Leasehold Solutions calls Housing Minister’s select committee evidence a disgrace

by Property 118

13:32 PM, 18th February 2019
About a month ago

Leasehold Solutions calls Housing Minister’s select committee evidence a disgrace

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Leasehold Solutions calls Housing Minister’s select committee evidence a disgrace

Leasehold Solutions has labelled evidence by Housing Minister Heather Wheeler MP as ‘factually incorrect’ and a ‘disgrace’. Wheeler was questioned by members of the Housing, Communities and Local Government select committee at the final session of its inquiry into leasehold reform.

Louie Burns, Managing Director of Leasehold Solutions, said: “Based on Heather Wheeler’s statements, it seems she was there to defend the freeholders and to blame leaseholders for the mess they found themselves in. This is surprising, given that the Government she represents has already published a White Paper on tackling the unfair practices in the leasehold system, and promised reforms to make it simpler, fairer and cheaper for leaseholders.

“In fact, Wheeler’s ‘evidence’ was a litany of factually incorrect assumptions. The one thing which became glaringly obvious in the course of her select committee debacle is that she does not understand leasehold at all, which is a disconcerting thing to see in a housing minister.

“For example, Wheeler informed the committee on Monday that not all freeholders monetise ground rents. In fact, I have a database of 1.6 million leasehold properties across the whole country, of which only 891 properties do not have a ground rent fee attached to them. That is only 0.0006% of properties that have no monetised ground rents, which is hardly worth crowing about!”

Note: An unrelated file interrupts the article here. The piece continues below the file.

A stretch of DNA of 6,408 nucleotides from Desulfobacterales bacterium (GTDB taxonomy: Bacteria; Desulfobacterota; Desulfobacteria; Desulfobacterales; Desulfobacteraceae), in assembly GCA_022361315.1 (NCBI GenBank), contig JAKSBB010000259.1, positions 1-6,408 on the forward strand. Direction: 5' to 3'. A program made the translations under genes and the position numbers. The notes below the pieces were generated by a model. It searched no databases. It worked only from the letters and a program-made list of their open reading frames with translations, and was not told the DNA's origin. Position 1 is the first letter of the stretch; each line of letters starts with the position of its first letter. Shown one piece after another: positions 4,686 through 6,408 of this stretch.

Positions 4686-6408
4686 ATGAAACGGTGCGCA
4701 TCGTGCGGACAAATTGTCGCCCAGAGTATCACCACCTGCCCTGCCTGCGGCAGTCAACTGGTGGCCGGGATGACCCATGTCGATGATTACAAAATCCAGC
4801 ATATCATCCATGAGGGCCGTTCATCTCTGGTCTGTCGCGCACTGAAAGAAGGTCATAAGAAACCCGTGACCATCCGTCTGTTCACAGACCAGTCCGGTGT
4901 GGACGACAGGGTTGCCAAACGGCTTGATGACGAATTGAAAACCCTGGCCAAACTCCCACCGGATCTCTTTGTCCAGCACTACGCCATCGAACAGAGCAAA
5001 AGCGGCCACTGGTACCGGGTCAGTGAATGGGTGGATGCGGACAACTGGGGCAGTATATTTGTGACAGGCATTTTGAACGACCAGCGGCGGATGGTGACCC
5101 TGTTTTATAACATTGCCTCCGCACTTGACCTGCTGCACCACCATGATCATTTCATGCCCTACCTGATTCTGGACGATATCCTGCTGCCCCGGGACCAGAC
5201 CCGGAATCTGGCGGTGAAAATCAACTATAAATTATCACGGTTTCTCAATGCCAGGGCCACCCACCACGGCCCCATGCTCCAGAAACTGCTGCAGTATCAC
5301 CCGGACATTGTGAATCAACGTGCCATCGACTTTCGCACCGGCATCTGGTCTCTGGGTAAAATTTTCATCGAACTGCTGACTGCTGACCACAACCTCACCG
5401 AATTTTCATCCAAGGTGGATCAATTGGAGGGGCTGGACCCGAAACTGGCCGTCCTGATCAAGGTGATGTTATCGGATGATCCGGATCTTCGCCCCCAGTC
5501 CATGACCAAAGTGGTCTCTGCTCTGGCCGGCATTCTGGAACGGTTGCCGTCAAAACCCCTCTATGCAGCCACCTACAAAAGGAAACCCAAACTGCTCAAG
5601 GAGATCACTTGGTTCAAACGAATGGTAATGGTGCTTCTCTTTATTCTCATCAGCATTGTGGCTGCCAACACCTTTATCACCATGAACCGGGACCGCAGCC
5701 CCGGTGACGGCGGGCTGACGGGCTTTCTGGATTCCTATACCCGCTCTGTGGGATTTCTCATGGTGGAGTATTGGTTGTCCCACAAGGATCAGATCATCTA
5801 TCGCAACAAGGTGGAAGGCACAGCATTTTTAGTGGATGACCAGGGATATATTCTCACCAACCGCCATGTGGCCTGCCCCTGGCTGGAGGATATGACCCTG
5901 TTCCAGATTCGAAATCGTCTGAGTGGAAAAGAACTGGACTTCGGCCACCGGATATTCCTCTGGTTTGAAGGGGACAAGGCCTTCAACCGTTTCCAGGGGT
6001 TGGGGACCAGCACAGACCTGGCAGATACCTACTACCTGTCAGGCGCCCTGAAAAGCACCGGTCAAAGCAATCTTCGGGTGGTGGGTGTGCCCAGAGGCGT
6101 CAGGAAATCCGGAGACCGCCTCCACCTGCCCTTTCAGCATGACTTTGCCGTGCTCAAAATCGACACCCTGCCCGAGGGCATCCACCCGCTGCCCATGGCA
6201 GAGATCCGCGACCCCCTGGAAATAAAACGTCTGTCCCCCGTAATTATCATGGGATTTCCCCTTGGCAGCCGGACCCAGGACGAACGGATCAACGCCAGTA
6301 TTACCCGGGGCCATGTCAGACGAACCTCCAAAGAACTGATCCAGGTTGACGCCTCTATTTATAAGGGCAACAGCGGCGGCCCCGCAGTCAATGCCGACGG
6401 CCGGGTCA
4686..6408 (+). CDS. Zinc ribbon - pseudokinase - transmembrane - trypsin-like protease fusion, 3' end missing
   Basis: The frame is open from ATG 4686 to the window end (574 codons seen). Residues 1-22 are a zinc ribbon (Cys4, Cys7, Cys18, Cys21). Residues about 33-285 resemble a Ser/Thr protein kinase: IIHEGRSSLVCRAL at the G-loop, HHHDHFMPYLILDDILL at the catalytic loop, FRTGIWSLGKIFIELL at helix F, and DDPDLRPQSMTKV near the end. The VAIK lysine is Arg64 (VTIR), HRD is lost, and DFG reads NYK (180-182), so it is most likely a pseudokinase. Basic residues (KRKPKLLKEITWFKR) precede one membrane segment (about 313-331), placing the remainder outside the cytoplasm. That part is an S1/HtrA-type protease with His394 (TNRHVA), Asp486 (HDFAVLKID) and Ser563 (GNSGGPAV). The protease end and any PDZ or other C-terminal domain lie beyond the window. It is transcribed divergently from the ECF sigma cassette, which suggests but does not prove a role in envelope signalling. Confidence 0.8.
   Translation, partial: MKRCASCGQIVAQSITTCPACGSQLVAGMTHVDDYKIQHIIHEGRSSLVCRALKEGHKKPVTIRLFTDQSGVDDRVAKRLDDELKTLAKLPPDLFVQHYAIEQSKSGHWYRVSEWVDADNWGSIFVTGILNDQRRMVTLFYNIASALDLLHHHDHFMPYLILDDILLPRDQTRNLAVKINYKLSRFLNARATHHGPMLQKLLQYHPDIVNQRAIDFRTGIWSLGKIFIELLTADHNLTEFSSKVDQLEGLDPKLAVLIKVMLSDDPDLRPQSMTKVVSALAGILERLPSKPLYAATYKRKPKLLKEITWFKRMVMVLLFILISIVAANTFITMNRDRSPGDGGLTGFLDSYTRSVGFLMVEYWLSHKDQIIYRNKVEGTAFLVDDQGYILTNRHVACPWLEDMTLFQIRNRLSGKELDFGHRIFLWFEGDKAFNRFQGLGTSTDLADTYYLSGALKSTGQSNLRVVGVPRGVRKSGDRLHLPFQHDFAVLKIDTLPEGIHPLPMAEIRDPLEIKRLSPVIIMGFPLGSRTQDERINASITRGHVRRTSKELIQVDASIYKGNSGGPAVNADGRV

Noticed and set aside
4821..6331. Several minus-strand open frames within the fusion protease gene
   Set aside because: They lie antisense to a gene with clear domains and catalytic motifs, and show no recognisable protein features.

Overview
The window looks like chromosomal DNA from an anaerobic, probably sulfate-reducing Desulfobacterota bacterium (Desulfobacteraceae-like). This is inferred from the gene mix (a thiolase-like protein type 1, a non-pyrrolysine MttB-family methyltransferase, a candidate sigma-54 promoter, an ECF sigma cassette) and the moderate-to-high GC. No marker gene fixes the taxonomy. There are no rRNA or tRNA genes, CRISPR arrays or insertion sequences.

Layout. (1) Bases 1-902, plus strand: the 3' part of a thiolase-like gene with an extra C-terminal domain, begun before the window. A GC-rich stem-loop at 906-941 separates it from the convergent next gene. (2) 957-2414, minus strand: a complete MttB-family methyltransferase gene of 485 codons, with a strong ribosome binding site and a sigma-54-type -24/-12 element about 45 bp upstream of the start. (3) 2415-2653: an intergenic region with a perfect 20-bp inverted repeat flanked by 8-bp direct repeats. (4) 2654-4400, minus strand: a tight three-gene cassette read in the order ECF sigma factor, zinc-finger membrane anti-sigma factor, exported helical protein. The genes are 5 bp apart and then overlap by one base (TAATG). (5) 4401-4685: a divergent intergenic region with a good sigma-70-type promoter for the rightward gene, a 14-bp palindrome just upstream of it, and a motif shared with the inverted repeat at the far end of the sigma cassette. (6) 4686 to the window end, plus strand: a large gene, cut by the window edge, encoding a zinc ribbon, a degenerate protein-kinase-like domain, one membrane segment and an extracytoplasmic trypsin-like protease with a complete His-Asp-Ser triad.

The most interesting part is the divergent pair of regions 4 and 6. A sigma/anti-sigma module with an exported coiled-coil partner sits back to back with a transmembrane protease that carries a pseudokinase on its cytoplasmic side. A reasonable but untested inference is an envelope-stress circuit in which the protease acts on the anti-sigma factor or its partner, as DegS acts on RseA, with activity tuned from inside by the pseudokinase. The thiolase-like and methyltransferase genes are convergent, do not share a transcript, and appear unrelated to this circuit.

Wheeler also blamed leaseholders for getting so “caught up in the moment” when buying a home that they simply overlooked the implications of owning a leasehold, and argued that the lease contains all the information a buyer needs to make an informed decision.

Louie continued: “Wheeler is completely wrong on this, as the lease does not spell out the all terms by which the leaseholder will be bound. For example, the terms will not contain: the fees a freeholder will demand for service charges; fees for any ‘major works’ for which the leaseholder will foot the bill; ‘administration fees’ the freeholder will demand for collecting service charges or late ground rent payments; or fees for licences and permissions.

“Perhaps most importantly, the lease terms will not indicate the costs to extend the lease or buy the freehold in the future, which are essential if the leaseholder intends to maintain ownership of their property.

“By citing caveat emptor (“buyer beware”) Wheeler is blaming leaseholders for getting themselves into such a mess. Leases are incredibly complex and often worded in a way that purposefully hides the true meaning of the terms for the freeholder’s benefit.

“Indeed, caveat emptor doesn’t apply to most other consumer purchases, which are covered by legal protection, such as taking out a loan or mortgage, buying a new car or even a toaster. It’s truly shocking that consumers have more legal protection if they buy a toaster for £10 than if they buy a leasehold property for £300,000.”

Mrs Wheeler said she would prefer to rely on developers and property companies voluntarily giving families better terms. She said legal advice showed legislation would be ‘horrendously expensive’, adding: ‘I’d much rather go down the voluntary route.’

Louie explained: “Let’s be very clear here. The leases with onerous terms were written by housing developers and freeholders to maximise their profits at the expense of the leaseholders. The terms did not end up in the lease by accident.

“A voluntary arrangement is a preposterous suggestion that is deeply insulting to the many leaseholders trapped in an exploitative web that has been spun by developers and freeholders in the first place.